IB History of the Americas HL 1

    IB Psychology HL 1

    IB Psychology SL (1 year)

    IB History of the Americas HL 2

    IB Psychology HL 2

    IB Psychology SL (1 year)

    Group 4—Experimental Sciences

    Biology

    Exploratory Science

    Honors Chemistry

    Chemistry CP

    Biology

    IB Environmental Systems and Society SL (1 year), IB Physics SL (1 year) or IB Biology SL (1 year)

    IB Physics HL 1

    IB Environmental Systems and Society SL (1 year), IB Physics SL (1 year) or IB Biology SL (1 year)

     

    IB Physics HL 2

     

    Group 5—Mathematics

     

    Algebra 1

    Algebra 1

    Geometry

    Algebra 2

     

    Geometry

    Algebra 2

    Honors Algebra 2

    Pre-Calculus

    Honors Pre-Calculus

     

    Algebra 2

    Honors Algebra 2

    Pre-Calculus

    Honors Pre-Calculus

    IB Math SL (1 year)

     

    IB Math Studies SL (1 year)

    IB Math SL (1 year)

    AP Calculus BC

    AP Statistics

    Group 6—The Arts

     

     

     

    IB Visual Arts HL 1

     

    IB Visual Arts HL 2

    Core IB course for Diploma Students

    IB Theory of  Knowledge (2nd Semester)

    IB Theory of  Knowledge
    (1st Semester)


    ACADEMY OF ENGINEERING PROGRAM

    The Academy of Engineering (AOE) was developed with leaders from industry and education and is aligned with Project Lead the Way, a national high school engineering curriculum.  The program provides an excellent education where every student explores real world applications that are challenging and grounded in engineering principles. The academy promotes effective learning through the use of technology, effective teaching, creativity, and competitions that prepare our students for the next stages of their life while developing a passion for learning.  Students enrolled in this academy can participate in the Technology Student Association (TSA), which offers students the opportunity to compete in engineering and technology related activities. RBR students have placed 1st in State Competitions, nine out of the past ten years, and qualified and competed nationally seven out of ten years. Students may receive college credit through above average performance in the course and on the final exam. The college credit may be articulated through a variety of approved four year colleges.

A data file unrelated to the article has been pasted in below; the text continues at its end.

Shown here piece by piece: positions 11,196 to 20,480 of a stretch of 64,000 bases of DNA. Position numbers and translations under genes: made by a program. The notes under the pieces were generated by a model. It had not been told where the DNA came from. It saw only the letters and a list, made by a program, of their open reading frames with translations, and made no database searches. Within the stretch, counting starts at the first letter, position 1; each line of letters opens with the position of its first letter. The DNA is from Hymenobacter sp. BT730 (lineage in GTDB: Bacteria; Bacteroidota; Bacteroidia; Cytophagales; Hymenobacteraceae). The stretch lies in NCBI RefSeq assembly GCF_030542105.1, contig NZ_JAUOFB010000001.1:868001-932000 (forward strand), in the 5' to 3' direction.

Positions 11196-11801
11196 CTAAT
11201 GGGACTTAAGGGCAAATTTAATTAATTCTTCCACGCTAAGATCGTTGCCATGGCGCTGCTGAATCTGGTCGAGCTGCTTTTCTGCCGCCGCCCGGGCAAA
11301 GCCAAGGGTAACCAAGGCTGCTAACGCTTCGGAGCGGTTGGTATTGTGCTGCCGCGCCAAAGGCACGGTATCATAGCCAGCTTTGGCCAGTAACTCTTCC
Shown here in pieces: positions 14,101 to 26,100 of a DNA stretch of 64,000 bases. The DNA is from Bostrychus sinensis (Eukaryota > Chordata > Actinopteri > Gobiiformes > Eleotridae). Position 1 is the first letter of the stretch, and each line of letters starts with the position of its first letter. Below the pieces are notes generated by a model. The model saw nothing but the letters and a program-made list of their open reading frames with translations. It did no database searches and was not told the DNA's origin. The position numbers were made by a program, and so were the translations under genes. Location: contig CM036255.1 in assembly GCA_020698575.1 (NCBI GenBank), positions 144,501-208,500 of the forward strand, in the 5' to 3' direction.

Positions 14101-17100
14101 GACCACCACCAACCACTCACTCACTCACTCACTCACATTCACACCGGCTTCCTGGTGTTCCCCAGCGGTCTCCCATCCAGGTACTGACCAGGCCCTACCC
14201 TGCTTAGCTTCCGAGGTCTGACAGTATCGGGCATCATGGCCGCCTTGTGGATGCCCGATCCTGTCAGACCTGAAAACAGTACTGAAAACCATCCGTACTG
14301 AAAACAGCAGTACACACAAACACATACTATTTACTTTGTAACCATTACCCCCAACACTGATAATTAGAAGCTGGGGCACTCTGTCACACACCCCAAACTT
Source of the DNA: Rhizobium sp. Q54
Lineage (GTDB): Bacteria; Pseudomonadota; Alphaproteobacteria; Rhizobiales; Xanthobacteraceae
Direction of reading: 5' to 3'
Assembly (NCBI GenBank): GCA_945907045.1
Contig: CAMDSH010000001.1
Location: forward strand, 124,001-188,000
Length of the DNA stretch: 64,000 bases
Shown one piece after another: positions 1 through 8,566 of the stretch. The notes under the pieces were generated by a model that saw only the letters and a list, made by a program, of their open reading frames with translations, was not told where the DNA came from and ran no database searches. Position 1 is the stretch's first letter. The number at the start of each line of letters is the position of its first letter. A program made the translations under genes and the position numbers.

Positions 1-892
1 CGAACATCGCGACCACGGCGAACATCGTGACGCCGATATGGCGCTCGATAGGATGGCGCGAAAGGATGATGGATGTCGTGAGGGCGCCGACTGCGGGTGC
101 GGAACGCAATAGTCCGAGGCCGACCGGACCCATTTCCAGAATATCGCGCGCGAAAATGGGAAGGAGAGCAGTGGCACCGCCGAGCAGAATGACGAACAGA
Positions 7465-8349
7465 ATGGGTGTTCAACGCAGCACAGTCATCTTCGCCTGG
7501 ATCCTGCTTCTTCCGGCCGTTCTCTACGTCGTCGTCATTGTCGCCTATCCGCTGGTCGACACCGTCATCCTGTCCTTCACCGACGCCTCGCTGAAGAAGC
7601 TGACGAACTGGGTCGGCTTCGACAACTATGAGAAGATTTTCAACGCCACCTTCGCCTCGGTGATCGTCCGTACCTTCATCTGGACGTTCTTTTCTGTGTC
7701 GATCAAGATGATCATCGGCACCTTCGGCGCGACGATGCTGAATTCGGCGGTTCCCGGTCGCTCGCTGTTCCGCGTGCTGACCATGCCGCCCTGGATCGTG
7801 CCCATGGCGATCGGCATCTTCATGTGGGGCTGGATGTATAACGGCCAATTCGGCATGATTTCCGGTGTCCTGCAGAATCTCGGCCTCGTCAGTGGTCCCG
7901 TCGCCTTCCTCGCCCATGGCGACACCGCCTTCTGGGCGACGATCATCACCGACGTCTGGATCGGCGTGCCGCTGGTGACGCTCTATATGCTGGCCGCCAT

Academic Sequence for Academy of Engineering

    9

    10

    11

    12

     

    Intro to Engineering Design

     

    Digital Electronics

     

    Honors Principles of Engineering

     

    Honors Engineering Design and Development

     

    AP Computer Science Principles

    Honors Computer Integrated Manufacturing
    or